The beautiful island country of Iceland was settled in 874 AD, reportedly by a Norweigian Cheiftan, Ingolfur Arnarson. Located in the North Atlantic Ocean, Iceland is volcanically and geologically active. Despite being just outside of the Arctic Circle, Iceland is warmed by the Gulf Stream and so enjoys a temperate climate.

Some of the foods commonly eaten in Iceland include lamb, dairy, fish and bread. Pickling, fermenting, brining, drying and smoking are frequently used techniques to cure meat and fish.
 This was my first time trying Siggi's yogurt, and I am FOREVER a fan. I like it better than Greek yogurt (which I also like), because it's lighter and not as chalky. Also, it's got the perfect balance of tart and sweet.
 Cinnamon adds a lovely taste and smell to the batter

 Beautiful strawberries bring forth the last taste of summer as fall sets in (I'm so in denial)
Once again, I prefer to use one of my old, simple machine tools. This was my grandmother's hand beater and I love it - don't get me wrong - I use my KitchenAid for most big jobs, but when I want to whip up a batch of heavy cream, this is the tool I prefer.
 I used turbano sugar and confectioners sugar for dusting
 Is there anything lovelier than fresh whipped cream? No - I thought not.
The batter sits up for 20 minutes to rest before cooking
For an interesting twist on a traditional recipe, I used blueberry skyr in place of sour cream - Unbelievably good!

 Pönnukökur - Icelandic Pancakes (Adapted from a recipe by Connie Magnusson)

  • 1/2 cup Skyr
  • 2 eggs
  • 1/2 tsp. cinnamon
  • 1/2 tsp. salt
  • 1/2 tsp. baking soda, dissolved in hot water
  • 1 1/2 cups flour
  • 1 tsp. baking powder
  • 2 cups whole milk
  • 1 tsp. vanilla
  • Brown and confectioners sugar for dusting

  1. Combine yogurt, eggs, cinnamon, salt, baking soda, milk and vanilla. Add to flour, baking powder, mixing to a smooth batter. 
  2. Let rest 20-30 minutes.
  3. Heat and rub bottom of a fairly heavy griddle or crepe pan with butter.
  4. Lift off heat and pour on a small amount of batter, tipping pan until entire bottom is covered.
  5. Replace on heat.
  6. When bottom is cooked (bubbles appear on top), turn and brown the other side.
  7. Place on a plate and sugar each with equal parts of brown and white sugar.
  8. Roll each pancake up and serve warm, topped with whipped cream and strawberries or jam.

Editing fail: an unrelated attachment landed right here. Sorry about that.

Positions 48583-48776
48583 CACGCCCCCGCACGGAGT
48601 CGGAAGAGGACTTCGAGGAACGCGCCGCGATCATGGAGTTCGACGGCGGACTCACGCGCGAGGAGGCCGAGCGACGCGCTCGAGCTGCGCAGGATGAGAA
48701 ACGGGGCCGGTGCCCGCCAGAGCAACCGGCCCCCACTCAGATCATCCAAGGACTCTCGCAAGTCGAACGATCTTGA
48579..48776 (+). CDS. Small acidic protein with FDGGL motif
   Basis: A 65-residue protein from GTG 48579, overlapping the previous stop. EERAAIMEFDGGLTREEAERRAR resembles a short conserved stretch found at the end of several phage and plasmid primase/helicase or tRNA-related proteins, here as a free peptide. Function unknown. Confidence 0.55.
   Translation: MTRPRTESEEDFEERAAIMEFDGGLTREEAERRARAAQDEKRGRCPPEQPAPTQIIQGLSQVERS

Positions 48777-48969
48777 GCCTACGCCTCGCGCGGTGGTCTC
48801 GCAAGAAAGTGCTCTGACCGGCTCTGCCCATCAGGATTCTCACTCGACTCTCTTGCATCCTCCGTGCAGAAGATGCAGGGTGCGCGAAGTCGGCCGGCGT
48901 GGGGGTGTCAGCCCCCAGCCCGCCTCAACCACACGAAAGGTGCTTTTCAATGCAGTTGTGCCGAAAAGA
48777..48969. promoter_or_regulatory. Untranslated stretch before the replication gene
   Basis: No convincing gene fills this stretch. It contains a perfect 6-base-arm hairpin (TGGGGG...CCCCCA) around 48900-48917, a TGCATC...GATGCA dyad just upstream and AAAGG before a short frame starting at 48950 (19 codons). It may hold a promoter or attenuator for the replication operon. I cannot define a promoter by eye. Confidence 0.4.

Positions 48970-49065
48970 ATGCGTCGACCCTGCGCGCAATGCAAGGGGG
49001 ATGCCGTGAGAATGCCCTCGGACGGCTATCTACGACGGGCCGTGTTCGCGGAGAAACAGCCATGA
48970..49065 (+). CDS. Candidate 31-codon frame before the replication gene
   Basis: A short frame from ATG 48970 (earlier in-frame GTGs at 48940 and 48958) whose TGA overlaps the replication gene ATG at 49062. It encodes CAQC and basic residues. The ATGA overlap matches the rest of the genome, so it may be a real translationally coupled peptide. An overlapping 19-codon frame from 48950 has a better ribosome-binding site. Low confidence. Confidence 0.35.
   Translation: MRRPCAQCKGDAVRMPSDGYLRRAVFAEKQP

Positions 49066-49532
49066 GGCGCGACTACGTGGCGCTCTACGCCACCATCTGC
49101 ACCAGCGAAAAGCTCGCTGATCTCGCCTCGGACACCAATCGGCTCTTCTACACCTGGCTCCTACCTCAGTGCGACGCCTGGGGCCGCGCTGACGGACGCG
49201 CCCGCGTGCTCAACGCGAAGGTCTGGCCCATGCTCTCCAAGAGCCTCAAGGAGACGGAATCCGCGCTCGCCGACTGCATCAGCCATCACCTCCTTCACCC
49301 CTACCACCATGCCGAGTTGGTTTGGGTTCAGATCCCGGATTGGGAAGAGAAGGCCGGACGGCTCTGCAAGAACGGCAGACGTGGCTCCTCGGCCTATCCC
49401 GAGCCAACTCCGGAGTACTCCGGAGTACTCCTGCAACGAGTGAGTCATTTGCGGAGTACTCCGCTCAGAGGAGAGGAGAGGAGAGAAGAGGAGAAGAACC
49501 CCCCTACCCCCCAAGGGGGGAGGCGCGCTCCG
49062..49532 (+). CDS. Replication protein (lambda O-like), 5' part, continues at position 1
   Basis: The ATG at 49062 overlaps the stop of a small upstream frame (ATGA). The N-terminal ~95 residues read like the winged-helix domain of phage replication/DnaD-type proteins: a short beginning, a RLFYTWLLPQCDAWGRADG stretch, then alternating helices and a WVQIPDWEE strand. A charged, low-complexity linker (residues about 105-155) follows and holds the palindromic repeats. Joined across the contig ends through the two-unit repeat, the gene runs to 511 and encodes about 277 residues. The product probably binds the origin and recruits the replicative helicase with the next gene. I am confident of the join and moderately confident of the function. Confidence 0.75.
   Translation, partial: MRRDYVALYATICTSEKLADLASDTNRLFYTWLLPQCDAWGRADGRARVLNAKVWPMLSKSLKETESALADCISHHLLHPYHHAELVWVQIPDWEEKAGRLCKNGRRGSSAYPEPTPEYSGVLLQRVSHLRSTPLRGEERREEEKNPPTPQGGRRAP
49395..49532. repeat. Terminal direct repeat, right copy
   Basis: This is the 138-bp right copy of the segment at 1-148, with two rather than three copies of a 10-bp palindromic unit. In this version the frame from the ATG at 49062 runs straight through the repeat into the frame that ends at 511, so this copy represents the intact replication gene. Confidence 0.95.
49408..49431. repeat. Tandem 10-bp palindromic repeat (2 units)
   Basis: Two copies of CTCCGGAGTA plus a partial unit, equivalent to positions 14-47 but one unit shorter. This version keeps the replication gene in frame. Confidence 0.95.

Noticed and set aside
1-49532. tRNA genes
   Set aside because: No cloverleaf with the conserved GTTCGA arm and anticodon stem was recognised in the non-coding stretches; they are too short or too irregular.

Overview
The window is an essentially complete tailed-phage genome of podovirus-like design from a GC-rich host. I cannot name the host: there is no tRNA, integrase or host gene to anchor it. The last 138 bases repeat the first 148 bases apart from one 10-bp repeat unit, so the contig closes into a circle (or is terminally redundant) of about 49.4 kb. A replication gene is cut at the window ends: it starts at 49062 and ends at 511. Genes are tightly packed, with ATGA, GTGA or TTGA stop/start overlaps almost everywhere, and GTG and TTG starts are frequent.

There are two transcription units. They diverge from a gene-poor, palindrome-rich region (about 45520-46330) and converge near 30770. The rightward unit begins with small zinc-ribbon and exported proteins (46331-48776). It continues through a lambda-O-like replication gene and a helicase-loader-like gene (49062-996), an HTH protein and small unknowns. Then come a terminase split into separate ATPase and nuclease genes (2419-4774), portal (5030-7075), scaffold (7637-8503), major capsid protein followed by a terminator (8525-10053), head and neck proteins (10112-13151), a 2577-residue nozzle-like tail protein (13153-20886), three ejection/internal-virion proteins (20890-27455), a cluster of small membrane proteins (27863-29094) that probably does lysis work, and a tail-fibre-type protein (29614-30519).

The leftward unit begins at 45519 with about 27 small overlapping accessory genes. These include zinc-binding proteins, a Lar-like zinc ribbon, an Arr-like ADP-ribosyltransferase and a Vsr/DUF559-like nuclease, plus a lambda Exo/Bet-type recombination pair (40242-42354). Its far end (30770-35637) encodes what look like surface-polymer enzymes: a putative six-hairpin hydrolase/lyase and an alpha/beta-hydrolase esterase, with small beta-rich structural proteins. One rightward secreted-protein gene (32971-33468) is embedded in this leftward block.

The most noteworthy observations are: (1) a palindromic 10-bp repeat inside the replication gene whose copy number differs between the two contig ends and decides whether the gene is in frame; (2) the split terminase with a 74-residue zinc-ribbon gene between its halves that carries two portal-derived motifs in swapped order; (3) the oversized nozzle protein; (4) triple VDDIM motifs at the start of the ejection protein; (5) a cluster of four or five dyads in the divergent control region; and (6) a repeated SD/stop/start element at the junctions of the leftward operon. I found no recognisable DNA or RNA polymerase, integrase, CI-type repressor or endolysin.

Final Assessment: This was a wonderful twist on a traditional recipe. The fresh whipped cream and strawberries were the perfect accompaniment to the meal. And, the skyr...I could go on and on!

Monday, October 25, 2010

Day 72! Hungary - The Last of the "H" countries: Chicken Paprikash and Spaetzle - Up Next, Iceland

Way back in the day, I worked for a foster care agency. At the inexperienced and cocky age of 26, I had the dually awesome and terrifying responsibility of supervising kids placed in temporary foster homes. One of my favorite foster mothers was a Hungarian woman named Ava who welcomed me into her warm kitchen and showed me how to make Hungarian Chicken Paprikash and Spaetzle on one of my many visits. It's been a long time since I've seen Ava, but I have still have her recipe and I hope this does it justice!

Hungary is a landlocked country in Central Europe, bordered by Austria, Slovakia, Ukraine, Romania, Serbia, Croatia and Slovenia. Hungary's capital is Budapest.

Cuisine in this beautiful, ancient country is characterized by the traditions and customs of the Magyar, the primary ethnic group. Hungarians enjoy meats, seasonal fruits and vegetables, fresh bread, cheese and honey.

Hot paprika lends heat and spice to Hungarian food that most European countries do not share. Sweet paprika, garlic, black peppercorns and parsley are also commonly used to season soups, stews and many other dishes.
 Saute green peppers and onions
 Add chicken, lightly dusted with flour. The original recipes calls for bone in chicken pieces, but I didn't have any on hand, so I improvised with boneless chicken breast
 My love affair with sea salt continues...

 Ingredients for the spaetzle - flour, eggs, water, salt, melted butter

And I just really love this old bowl
 My in-house action-shot photographers were MIA, so it was virtually impossible to capture the technique used to form the spaetzle without dropping the knife on my foot or the camera in the pot - but you get the general idea...scrape about a spoonful of dough off the edge of the plate into boiling salted water. These are probably a little bigger than they should have been
The spaetzle are done when they rise to the surface of the boiling water, which they do very quickly and only the require a minute or two to cook through.

Hungarian Chicken Paprikash (Adapted from Ava's original recipe)

  • 1 onion, chopped
  • 1 green pepper, chopped
  • 2 small peeled or canned tomatoes
  • 1 tsp. pepper
  • 2 Tbsp. Hungarian paprika
  • 1 3 pound chicken, or about 2 lbs. boneless breasts or thighs
  • 1/3 cup sour cream
  • flour for dusting chicken
  • salt and pepper to taste

  1. Brown onions and add green peppers, pepper, paprika, salt and pepper. 
  2. Lightly dust chicken with flour.
  3. Add to onions and brown
  4. Add tomatoes and simmer till cooked. 
  5. Add sour cream, do not allow to boil as sour cream will curdle.
  6. Serve atop spaetzle and be sure to ladle plenty of sauce ontop!

Hungarian Spaetzle

  • 2-1/2 cups flour
  • 2 eggs
  • 2 Tbsp. butter
  • 3/4 cup water
  • 1 tsp. salt
  • Dash of pepper

  1. Add flour, salt and pepper to a large mixing bowl.
  2. Add water, eggs and melted butter.
  3. Mix ingredients together until lumps are gone and dough is elastic, but  not stiff.
  4. Bring a large pot of salted water to a boil.
  5. Spoon batter onto a flat plate.
  6. Using a knife or spoon, cut about a spoonful of batter at a time from the edge of the plate into the boiling water. The spaetzle will rise quickly to the surface, and only need a few minutes to cook once they've popped to the surface.
  7. Remove spaetzle to a colander, giving them a quick rinse and drain.